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April 20, 2021

Derek Chauvin found guilty on all three homicide charges in killing of George Floyd, now on to sentencing phase with Blakely factors

The high-profile trial of Derek Chauvin for killing George Floyd resulted in a jury verdict this afternoon in a Minnesota court with guilt verdict on all three homicice charges of second-degree unintentional murder, third-degree murder, and second-degree manslaughter. It is my understanding that, under Minnesota state sentencing guidelines, Chauvin would get a prison term of 12.5 years absent proof of aggrvating circumstances, so-called Blakely factors.

I believe that the the prosecution was prepared to argue numerous aggravating Blakely factors to the jury, but that CHauvin's legal team waived its right to jury determination on these issues so that they will now be argued to the judge. Though I am not an expert on Minnesota law, I believe that a judicial finding of aggravating factors in the coming weeks could make Chauvin eligible to receive a sentence up to the 40-year maximum on the second-degree unintentional murder conviction.

The Robina Institute has this helpful primer on Minnesota sentencing law, and it makes this important point about the usual approach to sentences increased based on aggravating factors under the state's sentencing guidelines:

The Guidelines do not themselves limit the degree of durational (length-of-custody) departure, but case law provides that upward departures may not exceed twice the presumptive prison term (the middle figure in grid cells above the disposition line; the sole figure in cells below the line) except in rare cases of extremely aggravated circumstances. (Cite to:  State v. Evans, 311 N.W.2d 481, 483 (Minn. 1981). See also State v. Jackson, 749 N.W.2d 353 (Minn. 2008) (upholding the rule from Evans despite 27 years of changes to the guidelines).)

April 20, 2021 at 05:20 PM | Permalink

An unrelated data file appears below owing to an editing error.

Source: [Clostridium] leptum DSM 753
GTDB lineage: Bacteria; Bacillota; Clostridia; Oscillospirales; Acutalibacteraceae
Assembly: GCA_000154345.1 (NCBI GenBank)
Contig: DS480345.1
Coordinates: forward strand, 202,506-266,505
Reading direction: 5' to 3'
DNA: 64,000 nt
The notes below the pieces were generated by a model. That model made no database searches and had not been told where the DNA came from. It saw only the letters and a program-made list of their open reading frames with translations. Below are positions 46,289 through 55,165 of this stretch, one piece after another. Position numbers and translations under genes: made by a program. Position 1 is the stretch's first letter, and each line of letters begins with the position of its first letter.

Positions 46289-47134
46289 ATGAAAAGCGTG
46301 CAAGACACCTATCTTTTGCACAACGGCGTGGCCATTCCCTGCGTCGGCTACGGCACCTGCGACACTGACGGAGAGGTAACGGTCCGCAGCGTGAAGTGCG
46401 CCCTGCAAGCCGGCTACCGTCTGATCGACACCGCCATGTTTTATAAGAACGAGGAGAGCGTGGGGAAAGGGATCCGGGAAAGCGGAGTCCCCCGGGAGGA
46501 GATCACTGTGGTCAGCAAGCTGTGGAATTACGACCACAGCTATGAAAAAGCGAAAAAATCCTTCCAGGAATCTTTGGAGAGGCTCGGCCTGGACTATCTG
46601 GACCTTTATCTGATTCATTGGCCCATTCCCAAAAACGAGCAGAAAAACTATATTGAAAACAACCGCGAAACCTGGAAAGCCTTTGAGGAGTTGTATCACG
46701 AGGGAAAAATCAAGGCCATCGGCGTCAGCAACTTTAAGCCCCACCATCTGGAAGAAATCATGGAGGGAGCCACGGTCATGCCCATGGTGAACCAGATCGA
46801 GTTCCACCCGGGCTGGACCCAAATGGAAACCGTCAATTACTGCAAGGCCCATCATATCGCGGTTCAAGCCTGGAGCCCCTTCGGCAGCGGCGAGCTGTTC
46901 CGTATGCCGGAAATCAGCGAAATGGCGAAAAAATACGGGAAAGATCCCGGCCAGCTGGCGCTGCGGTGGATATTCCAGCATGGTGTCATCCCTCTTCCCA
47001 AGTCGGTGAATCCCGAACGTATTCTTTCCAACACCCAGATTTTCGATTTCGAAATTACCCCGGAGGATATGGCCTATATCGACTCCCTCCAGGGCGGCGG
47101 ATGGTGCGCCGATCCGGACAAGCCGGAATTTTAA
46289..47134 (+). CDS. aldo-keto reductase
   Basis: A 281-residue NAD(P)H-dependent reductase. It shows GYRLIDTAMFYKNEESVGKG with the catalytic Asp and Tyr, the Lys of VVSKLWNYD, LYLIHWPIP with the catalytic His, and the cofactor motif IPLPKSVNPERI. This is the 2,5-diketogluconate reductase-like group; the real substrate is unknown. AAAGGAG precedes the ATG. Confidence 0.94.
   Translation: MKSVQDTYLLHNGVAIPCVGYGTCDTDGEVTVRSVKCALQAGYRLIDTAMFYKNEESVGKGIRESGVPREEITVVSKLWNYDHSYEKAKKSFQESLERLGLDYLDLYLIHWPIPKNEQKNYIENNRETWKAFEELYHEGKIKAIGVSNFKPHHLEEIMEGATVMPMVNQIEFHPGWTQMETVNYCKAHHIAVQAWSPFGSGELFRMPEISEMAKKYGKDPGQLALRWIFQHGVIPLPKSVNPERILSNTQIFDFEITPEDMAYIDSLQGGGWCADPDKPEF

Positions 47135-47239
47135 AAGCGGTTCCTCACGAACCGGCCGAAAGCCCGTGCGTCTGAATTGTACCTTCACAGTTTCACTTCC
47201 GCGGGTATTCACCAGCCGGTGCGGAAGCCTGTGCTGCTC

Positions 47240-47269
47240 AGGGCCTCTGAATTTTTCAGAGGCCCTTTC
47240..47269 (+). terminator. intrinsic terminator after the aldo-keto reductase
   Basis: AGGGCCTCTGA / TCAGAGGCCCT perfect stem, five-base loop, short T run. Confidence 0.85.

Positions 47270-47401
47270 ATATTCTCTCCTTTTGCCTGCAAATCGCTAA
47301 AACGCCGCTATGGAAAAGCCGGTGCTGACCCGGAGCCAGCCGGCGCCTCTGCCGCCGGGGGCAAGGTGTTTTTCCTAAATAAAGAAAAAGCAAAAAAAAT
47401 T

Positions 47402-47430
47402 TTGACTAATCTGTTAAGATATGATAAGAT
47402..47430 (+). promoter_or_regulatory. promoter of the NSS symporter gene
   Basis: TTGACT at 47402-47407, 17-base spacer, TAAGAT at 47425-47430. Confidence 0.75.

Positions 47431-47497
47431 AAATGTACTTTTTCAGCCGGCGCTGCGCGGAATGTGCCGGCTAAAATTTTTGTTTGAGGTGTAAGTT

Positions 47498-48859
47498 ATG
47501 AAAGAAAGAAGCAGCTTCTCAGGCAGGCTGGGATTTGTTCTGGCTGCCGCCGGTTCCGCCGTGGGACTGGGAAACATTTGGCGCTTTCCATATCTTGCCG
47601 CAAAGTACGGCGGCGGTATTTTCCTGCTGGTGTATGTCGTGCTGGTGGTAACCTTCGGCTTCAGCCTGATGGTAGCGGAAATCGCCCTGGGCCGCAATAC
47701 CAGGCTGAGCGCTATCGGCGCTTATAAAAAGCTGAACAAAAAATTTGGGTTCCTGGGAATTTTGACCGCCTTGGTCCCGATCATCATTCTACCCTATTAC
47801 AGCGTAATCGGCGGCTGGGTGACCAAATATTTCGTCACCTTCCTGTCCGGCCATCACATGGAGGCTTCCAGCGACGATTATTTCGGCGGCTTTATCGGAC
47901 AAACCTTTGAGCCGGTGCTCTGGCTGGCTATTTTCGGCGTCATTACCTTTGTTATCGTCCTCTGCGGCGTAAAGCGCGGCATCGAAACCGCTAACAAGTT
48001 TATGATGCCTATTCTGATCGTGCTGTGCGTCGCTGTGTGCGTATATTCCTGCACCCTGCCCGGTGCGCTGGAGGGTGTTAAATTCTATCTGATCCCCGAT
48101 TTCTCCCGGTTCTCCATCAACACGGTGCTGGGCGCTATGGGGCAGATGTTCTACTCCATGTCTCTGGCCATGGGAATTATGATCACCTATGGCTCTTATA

Is consecutive vs concurrent simply up to the judge?

Posted by: Jonny | Apr 21, 2021 10:15:09 AM

In most states, consecutive vs. concurrent is up to the judge.

My understanding from a quick glance at the current Minnesota sentencing guidelines (https://mn.gov/msgc-stat/documents/Guidelines/2020/August2020MinnSentencingGuidelinesCommentary.pdf) are that the guidelines categorize the offenses in this case as eligible for "permissive" consecutive sentences. See pages 59-65, 127-32. In other words, the guidelines do not create a presumption for consecutive or concurrent sentences in this case, and leave that issue to the discretion of the trial. In any case, under the decisions of the U.S. Supreme Court, state guidelines are not binding, and the appellate court would review any departure from the guidelines sentence for reasonableness.

Posted by: tmm | Apr 21, 2021 11:23:09 AM

Prof Mark Osler, who knows his stuff and is in Minnesota, keeps saying on twitter that Chauvin only gets sentenced for one offense:
"Once again, the sentences won't stack- Chauvin will only be sentenced on Murder 2. MN 609.035(1): "[I]f a person's conduct constitutes more than one offense under the laws of this state, the person may be punished for only one of the offenses..."

Posted by: Doug B. | Apr 21, 2021 3:52:14 PM

In a rational and just world, this verdict will be overturned and a new trial ordered. Wait and see.

Posted by: restless94110 | Apr 21, 2021 7:34:24 PM

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